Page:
Take the 2-minute tour ×
Parenting Stack Exchange is a question and answer site for parents, grandparents, nannies and others with a parenting role. It's 100% free, no registration required.

I think being responsible for a pet is a tremendous opportunity for educational, social, and emotional growth.

It is also a big step, and not one to be taken lightly.

How do you determine if a child is ready to be responsible for the well-being of a living creature?

share|improve this question
    
I think a parent just has to make that call based on what they know of their own child. One suggestion I'd have is to start small: Fish. Maybe a hamster. –  DA01 Feb 18 '13 at 19:37
add comment

2 Answers

up vote 4 down vote accepted

Our kids were born with cats already in the house, which has made it straightforward for us, but what we did was:

  • let them cuddle the cats from a very early age - 6 or 7 months
  • start to let them put out a food or water bowl (from 2 or 3 years old)
  • brushing the cat's fur from about 3 years old with supervision (just so they weren't too rough)
  • let the cat in in the morning (ie unlocking the door and putting a food bowl out) from 5 years old
  • change the litter tray from 9 or 10

We have a friend with two extremely large labradors, and my youngest at 6 is an excellent dog walker; much more confident than the elder two, which means the dogs behave really well for her.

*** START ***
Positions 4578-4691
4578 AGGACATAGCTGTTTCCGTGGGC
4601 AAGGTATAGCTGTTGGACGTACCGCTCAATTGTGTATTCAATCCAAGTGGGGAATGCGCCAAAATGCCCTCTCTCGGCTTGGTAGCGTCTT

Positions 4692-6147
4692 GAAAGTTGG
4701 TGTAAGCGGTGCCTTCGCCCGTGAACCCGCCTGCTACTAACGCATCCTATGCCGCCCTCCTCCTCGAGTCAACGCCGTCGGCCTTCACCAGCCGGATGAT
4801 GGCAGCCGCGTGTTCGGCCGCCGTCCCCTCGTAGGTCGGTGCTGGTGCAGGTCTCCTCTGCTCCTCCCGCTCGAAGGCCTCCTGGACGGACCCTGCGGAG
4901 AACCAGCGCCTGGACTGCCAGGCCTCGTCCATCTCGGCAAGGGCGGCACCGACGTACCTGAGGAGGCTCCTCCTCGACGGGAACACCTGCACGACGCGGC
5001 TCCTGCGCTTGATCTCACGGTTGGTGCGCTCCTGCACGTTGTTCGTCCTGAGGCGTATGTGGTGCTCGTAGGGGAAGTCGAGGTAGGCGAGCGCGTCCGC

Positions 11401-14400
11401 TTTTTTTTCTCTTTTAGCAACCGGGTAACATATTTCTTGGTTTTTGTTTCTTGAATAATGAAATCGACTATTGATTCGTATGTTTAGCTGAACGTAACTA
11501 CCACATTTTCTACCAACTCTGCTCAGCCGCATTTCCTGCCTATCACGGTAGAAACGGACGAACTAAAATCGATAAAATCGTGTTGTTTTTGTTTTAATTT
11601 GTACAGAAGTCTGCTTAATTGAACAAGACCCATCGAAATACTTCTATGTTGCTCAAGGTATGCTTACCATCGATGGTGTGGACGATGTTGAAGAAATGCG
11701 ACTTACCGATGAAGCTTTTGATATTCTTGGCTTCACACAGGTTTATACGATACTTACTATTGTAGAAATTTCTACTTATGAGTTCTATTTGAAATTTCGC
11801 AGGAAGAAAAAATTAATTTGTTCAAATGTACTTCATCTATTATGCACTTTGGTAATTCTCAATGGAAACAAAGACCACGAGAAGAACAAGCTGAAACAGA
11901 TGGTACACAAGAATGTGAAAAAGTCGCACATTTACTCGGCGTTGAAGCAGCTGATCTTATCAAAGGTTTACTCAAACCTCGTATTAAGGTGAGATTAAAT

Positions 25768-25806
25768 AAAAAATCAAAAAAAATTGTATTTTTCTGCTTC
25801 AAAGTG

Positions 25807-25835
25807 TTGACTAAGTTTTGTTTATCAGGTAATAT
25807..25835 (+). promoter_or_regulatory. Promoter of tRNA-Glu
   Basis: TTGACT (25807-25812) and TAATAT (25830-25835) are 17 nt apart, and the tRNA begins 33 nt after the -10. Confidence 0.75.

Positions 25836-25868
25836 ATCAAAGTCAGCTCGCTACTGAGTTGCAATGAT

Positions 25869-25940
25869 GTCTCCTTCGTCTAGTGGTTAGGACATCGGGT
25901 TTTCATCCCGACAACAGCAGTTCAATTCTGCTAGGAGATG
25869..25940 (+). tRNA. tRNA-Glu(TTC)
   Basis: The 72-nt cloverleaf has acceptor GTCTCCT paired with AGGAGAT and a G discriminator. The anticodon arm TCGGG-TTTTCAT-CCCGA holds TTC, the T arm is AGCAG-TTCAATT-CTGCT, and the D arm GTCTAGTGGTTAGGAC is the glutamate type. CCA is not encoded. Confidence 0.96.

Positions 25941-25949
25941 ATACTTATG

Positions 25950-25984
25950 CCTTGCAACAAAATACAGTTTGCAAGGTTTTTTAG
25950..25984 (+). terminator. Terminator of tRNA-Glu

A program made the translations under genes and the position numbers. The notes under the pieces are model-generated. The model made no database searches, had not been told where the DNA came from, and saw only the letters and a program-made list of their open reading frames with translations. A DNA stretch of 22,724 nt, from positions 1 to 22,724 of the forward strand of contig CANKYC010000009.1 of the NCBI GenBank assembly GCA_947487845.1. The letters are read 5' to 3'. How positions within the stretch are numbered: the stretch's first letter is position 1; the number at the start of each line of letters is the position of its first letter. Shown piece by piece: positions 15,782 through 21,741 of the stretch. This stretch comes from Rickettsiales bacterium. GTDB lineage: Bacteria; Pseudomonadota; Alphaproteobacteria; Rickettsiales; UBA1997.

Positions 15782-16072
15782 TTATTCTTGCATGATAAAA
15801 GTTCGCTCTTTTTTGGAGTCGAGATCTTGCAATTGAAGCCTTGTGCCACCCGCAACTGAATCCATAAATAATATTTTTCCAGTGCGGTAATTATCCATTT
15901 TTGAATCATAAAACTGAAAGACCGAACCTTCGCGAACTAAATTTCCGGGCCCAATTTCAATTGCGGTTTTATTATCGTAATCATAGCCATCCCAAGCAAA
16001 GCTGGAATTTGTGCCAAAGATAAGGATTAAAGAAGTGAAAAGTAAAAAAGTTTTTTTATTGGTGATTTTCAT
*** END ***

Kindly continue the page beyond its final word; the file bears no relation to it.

share|improve this answer
add comment

I guess it depends on the type of animal and the child's age.

First determine what kind of involvement you would expect from the child: feed the pet daily? Clean the litter? Walk the animal? And then try to give the child a responsibility with the same type of involvement. For example, if you expect the child to feed the animal daily, then have the child perform a daily task. This will give you a good indication as to whether the child can handle the responsibilities that come with having a pet.

Also discuss with the child how they would like to be involved with the animal, and what the child is willing to commit to. If children feel they are involved in the decision, they may put their heart into it more.

share|improve this answer
add comment

Your Answer

 
discard

By posting your answer, you agree to the privacy policy and terms of service.

Not the answer you're looking for? Browse other questions tagged or ask your own question.